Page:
We relished any opportunities for engaging in the noble art of ‘truck surfing’ or grabbing hold of an overtaking truck and being dragged up the mountain behind it. It has the advantages of being entertaining as well as dangerous and it requires courage and initiative. We loved it. Being dragged by one arm behind a smoky, noisy truck up 1000m of steep Andean hairpin bends whilst dodging potholes and oncoming traffic at uncomfortably high speeds is not as easy as it sounds. And for anyone who thinks that it sounds like cheating they should try it- the searing agony in your arm makes cycling seem like the easy option. However, it is considerably more exciting and faster than cycling. With the aid of some good truck surfs and over 120km of downhill I notched up a new trip record of 220km in one day, arriving in Nazca well after dark for a well-earned beer. (Nazca, of course, is famous for the ancient ‘Nazca Lines’- mysterious huge outlines of animals in the desert that can be seen only from the air.) The ride down into Nazca was a surreal highlight. By the bright light of a full moon we raced down 80km of constant downhill. The land was utterly empty, with mountain after mountain rolling down ahead of us, monochrome in the moonscape as we swooped and curved round the contours, the air growing ever warmer as we dropped from over 4000m to just 600m above sea level. Side by side on the edge of the sand, we rode in the light of the moon, the moon, we rode by the light of the moon.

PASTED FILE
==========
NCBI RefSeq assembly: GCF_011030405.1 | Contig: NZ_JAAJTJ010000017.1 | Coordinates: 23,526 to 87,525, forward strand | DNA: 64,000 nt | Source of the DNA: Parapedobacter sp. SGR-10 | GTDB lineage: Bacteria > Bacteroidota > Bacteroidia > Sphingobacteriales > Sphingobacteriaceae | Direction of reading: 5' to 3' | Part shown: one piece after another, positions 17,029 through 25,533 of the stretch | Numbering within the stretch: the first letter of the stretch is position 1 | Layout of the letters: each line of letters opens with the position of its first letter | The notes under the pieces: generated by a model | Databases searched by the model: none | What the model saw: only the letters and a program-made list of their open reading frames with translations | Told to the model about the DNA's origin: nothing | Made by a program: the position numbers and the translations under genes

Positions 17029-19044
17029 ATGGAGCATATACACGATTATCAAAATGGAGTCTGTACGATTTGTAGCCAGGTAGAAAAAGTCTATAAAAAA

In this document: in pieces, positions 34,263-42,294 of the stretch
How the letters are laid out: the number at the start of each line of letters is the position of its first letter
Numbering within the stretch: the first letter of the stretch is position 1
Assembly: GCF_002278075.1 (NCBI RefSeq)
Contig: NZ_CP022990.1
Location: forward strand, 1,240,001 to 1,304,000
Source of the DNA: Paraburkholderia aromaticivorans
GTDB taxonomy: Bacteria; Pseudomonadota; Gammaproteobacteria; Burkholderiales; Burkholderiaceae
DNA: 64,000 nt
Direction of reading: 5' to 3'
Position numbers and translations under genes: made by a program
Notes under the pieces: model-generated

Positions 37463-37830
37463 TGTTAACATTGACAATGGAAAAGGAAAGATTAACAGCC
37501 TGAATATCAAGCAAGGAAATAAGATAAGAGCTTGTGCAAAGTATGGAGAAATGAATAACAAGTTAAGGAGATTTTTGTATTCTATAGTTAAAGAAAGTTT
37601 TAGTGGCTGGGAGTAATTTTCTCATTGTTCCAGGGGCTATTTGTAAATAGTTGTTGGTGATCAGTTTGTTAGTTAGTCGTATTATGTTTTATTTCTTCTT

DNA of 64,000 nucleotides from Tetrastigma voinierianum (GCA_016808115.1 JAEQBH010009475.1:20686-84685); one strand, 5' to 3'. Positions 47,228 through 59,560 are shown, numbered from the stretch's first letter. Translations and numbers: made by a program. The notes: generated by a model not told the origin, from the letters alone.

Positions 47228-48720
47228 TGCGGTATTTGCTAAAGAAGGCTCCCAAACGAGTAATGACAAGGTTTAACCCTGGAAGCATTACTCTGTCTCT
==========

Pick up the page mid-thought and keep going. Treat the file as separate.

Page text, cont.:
A round-the-world tent

As I slowly move north across the planet I see the moon changing. In the north of the world you see the man in the moon. In the deep south there is a rabbit instead. I have been watching the rabbit gradually change into the man in the moon and the Southern Cross sink ever closer to the horizon. By the northern hemisphere it will have disappeared.